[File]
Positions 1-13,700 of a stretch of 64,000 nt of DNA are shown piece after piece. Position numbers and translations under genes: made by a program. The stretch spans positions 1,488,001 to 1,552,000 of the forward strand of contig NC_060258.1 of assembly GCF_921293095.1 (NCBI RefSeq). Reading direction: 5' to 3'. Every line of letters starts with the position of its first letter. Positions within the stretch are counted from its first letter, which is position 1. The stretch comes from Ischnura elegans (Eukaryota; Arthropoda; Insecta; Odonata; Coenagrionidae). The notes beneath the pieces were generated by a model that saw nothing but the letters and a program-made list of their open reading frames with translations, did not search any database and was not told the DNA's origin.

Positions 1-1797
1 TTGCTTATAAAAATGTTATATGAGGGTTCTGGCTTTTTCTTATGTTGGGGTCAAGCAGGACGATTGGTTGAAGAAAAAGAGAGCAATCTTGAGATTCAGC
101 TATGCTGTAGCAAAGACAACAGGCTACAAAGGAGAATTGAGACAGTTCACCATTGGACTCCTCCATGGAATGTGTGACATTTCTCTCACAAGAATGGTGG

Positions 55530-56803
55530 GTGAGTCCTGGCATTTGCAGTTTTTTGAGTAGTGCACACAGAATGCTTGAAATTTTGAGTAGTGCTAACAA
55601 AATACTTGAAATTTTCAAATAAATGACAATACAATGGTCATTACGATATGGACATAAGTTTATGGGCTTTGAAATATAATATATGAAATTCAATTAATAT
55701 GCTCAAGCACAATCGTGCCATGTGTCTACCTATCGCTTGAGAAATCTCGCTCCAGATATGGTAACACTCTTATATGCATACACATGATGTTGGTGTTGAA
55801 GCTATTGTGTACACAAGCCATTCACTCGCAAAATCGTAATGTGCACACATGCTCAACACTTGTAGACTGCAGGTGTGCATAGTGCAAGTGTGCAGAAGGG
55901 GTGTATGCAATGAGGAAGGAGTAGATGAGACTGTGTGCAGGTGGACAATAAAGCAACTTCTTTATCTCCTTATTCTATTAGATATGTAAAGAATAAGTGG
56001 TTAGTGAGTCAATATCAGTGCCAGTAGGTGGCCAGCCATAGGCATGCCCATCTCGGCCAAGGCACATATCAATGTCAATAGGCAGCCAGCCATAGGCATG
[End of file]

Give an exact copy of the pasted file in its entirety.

Positions 1-13,700 of a stretch of 64,000 nt of DNA are shown piece after piece. Position numbers and translations under genes: made by a program. The stretch spans positions 1,488,001 to 1,552,000 of the forward strand of contig NC_060258.1 of assembly GCF_921293095.1 (NCBI RefSeq). Reading direction: 5' to 3'. Every line of letters starts with the position of its first letter. Positions within the stretch are counted from its first letter, which is position 1. The stretch comes from Ischnura elegans (Eukaryota; Arthropoda; Insecta; Odonata; Coenagrionidae). The notes beneath the pieces were generated by a model that saw nothing but the letters and a program-made list of their open reading frames with translations, did not search any database and was not told the DNA's origin.

Positions 1-1797
1 TTGCTTATAAAAATGTTATATGAGGGTTCTGGCTTTTTCTTATGTTGGGGTCAAGCAGGACGATTGGTTGAAGAAAAAGAGAGCAATCTTGAGATTCAGC
101 TATGCTGTAGCAAAGACAACAGGCTACAAAGGAGAATTGAGACAGTTCACCATTGGACTCCTCCATGGAATGTGTGACATTTCTCTCACAAGAATGGTGG

Positions 55530-56803
55530 GTGAGTCCTGGCATTTGCAGTTTTTTGAGTAGTGCACACAGAATGCTTGAAATTTTGAGTAGTGCTAACAA
55601 AATACTTGAAATTTTCAAATAAATGACAATACAATGGTCATTACGATATGGACATAAGTTTATGGGCTTTGAAATATAATATATGAAATTCAATTAATAT
55701 GCTCAAGCACAATCGTGCCATGTGTCTACCTATCGCTTGAGAAATCTCGCTCCAGATATGGTAACACTCTTATATGCATACACATGATGTTGGTGTTGAA
55801 GCTATTGTGTACACAAGCCATTCACTCGCAAAATCGTAATGTGCACACATGCTCAACACTTGTAGACTGCAGGTGTGCATAGTGCAAGTGTGCAGAAGGG
55901 GTGTATGCAATGAGGAAGGAGTAGATGAGACTGTGTGCAGGTGGACAATAAAGCAACTTCTTTATCTCCTTATTCTATTAGATATGTAAAGAATAAGTGG
56001 TTAGTGAGTCAATATCAGTGCCAGTAGGTGGCCAGCCATAGGCATGCCCATCTCGGCCAAGGCACATATCAATGTCAATAGGCAGCCAGCCATAGGCATG